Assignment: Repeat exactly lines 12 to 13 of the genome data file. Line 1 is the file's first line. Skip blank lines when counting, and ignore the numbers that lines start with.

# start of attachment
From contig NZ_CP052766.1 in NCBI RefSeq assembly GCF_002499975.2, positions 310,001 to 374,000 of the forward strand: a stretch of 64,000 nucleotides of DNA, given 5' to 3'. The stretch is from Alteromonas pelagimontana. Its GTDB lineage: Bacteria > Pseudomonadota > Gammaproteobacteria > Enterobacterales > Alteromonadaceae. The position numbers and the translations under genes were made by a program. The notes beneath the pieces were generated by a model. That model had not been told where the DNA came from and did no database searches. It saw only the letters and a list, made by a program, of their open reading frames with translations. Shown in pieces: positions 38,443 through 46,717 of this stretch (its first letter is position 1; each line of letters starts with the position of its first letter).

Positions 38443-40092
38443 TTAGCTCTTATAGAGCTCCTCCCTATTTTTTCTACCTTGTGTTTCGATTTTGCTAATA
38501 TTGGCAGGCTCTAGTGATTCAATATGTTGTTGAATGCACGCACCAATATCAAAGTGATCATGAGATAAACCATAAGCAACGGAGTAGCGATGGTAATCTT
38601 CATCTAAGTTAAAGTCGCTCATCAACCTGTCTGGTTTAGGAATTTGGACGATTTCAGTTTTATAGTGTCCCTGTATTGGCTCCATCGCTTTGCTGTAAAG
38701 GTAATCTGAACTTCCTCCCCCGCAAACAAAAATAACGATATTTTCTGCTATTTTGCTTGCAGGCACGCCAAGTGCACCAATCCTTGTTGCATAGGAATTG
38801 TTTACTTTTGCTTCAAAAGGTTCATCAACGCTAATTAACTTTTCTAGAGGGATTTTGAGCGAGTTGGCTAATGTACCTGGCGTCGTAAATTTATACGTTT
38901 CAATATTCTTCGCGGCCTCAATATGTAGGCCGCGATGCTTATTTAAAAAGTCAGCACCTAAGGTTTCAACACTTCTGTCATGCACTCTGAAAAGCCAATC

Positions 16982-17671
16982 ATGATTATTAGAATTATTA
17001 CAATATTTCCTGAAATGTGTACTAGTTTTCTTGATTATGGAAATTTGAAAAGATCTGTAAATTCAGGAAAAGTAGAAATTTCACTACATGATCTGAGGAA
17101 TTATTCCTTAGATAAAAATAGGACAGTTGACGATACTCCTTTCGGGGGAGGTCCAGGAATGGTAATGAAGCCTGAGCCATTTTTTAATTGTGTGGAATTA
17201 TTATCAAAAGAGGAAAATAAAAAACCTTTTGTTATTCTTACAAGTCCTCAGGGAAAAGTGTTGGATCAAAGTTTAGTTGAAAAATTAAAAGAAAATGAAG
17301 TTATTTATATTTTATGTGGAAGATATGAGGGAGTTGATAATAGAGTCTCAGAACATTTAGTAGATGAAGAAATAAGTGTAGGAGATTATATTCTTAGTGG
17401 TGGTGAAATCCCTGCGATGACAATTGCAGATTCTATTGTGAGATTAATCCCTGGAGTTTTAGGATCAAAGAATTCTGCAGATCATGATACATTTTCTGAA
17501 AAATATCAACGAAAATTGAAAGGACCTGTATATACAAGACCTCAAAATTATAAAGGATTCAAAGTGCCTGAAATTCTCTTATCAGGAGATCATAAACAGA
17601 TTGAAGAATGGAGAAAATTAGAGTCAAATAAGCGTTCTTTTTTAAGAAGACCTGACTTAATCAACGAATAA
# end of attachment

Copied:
17101 TTATTCCTTAGATAAAAATAGGACAGTTGACGATACTCCTTTCGGGGGAGGTCCAGGAATGGTAATGAAGCCTGAGCCATTTTTTAATTGTGTGGAATTA
17201 TTATCAAAAGAGGAAAATAAAAAACCTTTTGTTATTCTTACAAGTCCTCAGGGAAAAGTGTTGGATCAAAGTTTAGTTGAAAAATTAAAAGAAAATGAAG